By Amit Chauhan
The National Association of Colleges and Employers (NACE) identified the top personal qualities that employers look for in college graduates. Understanding what these are, why they are highly desired and how to cultivate them can make grads much more competitive once they enter the workforce.
Whether you’re entering your first year in college, or are closing out your last year, you still have time to work on each personal quality that will make you a more marketable employee. Here are some ways to begin cultivating these qualities immediately:
Ability to make decisions and solve problems
Although employers expect to more closely manage recent grads and new hires in the workplace, they hire under the assumption that it will not be a permanent situation. Demonstrating the ability to make decisions and solve problems based on knowledge obtained over time in a particular role is a critical skill to demonstrate growth and competence in a job.
In school, you have a lot of important decisions to make and problems to overcome. Whether it’s deciding on a major, choosing a good course schedule, or dealing with a difficult professor, these are all experiences that will help you build this personal quality.
When you find yourself dealing with a difficult situation or coming to a decision, it’s wise to document what made it challenging, how you came to your final conclusion and what came of it. Not only proving you can make the hard decisions and solve problems, but also showing you learn from each of them is a key trait employers look for.
Ability to verbally communicate with persons inside and outside the organization
Switching tone, demeanor and even messaging is an important skill to have in the professional world. While you may talk in a more informal, even joking tone with colleagues within the company, you need to know how and when to switch over to a more formal tone with clients and upper management.
As a student, become more aware of how you interact with peers, professors and friends. If you have the same tone for every interaction, you need to begin to cultivate an awareness of how you’re presenting yourself in formal and informal situations. From there, taking a more active role in listening and finding a good way to approach different personalities will help you become a much stronger candidate for the workforce.
Ability to obtain and process information
Learning doesn’t stop once you leave college. Once you enter the workforce, you are expected to stay abreast of everything from the latest trends within the industry, to the inner workings of the company you work for. Additionally, applying this information to your role is critical to offering value for your employer.
During your time in school, there is plenty of opportunity to obtain and process information. The key will be in how you transfer that information into your school work, your interactions with your peers and professors, and your professional experiences. Use this time to figure out how you consume information and then apply it to practical applications and situations in the real world.
Ability to plan, organize, and prioritize work
Working hard is important, but working smarter is even more important. As your responsibility grows within a position, you will need to be able to prove that you have the organizational skills to get everything done that needs to be. Additionally, the ability to differentiate between what tasks take priority over others is key in moving up the ladder and making sure you’re tending to the most important aspects of your role.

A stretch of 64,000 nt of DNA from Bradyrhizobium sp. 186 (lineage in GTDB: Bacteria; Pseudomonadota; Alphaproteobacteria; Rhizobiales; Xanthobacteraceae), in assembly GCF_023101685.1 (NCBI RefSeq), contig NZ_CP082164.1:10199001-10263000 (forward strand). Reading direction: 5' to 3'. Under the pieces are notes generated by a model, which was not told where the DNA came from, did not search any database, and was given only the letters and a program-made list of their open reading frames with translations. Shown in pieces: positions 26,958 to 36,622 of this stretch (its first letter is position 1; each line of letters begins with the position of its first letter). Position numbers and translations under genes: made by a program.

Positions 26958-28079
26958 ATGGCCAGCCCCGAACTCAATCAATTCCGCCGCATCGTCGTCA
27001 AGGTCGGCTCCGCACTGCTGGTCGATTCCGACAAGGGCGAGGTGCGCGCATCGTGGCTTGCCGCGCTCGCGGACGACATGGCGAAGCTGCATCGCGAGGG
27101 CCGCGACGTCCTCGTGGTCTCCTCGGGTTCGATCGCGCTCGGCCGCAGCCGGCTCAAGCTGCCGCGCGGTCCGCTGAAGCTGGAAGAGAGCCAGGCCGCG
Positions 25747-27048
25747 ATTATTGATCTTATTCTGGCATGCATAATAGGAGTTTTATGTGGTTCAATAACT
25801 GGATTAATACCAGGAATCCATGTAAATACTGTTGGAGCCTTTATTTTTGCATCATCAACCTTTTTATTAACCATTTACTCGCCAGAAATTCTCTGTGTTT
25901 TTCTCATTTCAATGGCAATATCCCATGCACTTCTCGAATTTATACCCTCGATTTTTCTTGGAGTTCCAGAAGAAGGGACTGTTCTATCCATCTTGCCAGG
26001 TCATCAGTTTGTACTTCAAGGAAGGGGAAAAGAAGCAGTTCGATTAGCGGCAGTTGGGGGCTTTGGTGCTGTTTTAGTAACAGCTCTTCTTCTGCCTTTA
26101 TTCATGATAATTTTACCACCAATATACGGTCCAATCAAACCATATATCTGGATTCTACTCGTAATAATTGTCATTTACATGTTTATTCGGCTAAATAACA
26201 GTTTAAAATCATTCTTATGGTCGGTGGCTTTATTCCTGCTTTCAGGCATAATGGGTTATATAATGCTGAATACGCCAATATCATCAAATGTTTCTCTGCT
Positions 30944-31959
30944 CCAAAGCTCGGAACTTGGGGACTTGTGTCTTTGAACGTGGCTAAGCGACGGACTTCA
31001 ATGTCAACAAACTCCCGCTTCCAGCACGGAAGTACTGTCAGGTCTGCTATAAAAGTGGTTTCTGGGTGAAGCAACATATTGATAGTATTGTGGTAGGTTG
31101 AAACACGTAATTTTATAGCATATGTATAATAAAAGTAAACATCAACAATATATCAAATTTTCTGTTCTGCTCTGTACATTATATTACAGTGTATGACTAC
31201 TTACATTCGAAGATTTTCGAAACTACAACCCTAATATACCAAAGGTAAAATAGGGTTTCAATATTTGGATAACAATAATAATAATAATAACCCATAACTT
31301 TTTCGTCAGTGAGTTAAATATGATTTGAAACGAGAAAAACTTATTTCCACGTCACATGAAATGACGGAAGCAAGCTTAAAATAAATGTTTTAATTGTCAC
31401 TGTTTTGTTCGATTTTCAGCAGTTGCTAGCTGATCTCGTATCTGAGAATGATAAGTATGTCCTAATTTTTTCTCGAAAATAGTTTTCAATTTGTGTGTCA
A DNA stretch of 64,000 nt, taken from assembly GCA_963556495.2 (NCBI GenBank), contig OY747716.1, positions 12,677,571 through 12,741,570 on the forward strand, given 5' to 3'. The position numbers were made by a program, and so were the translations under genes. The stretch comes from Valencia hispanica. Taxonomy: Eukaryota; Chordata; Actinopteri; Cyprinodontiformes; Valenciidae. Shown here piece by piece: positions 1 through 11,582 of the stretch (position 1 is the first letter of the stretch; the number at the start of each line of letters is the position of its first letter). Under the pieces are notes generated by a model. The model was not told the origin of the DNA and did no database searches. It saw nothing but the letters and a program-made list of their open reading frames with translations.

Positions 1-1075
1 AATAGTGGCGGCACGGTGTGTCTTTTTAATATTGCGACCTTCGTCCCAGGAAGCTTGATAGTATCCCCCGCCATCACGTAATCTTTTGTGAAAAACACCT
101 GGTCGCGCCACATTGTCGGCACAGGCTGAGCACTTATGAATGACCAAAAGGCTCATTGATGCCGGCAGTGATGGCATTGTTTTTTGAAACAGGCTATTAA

As a student, you have to juggle homework, studying, group projects, work and socializing. There is no question that you are naturally given the ability to cultivate planning, organizing and prioritizing in your everyday college life. So all you have to do to cultivate these skills is be aware. Pay attention to what comes naturally and what may be more difficult. For some, planning out their day and keeping everything organized is easy, but being able to know when to say no can be more of a challenge.
Ability to analyze quantitative data
If you’ve spent any time reading mainstream publications, the term “big data” has likely come up in a couple of the articles. In a world that is putting increasing importance on data-driven statistics, the ability to understand and utilize quantitative data has become a highly desired trait for employers.
What does this mean for students? Enroll in more math and statistics classes! Even if your strong suit is not math, you need to be able to contribute to and decipher the amount of data that companies are now capturing. Taking classes and possibly getting involved in study groups or pre-professional organizations focused on this topic will help you gain a more thorough understanding of how to look at the numbers and turn them into useful business insights for companies.
Taking time to identify your future career path during college is important, but you should also be aware of how you’re cultivating these important qualities and skills along the way. If you do that, you can be confident you’ll walk into the workforce much further ahead of the game than your fellow job seekers.
What are some other ways students can begin cultivating these qualities and skills to become more competitive in the workforce? Share in the comments!
Amit Chauhan is the CEO and co-founder of Recroup, an entry-level hiring platform that allows employers to find the right talent by getting to know the person behind the resume. Connect with Amit and the Recroup team on Twitter and LinkedIn.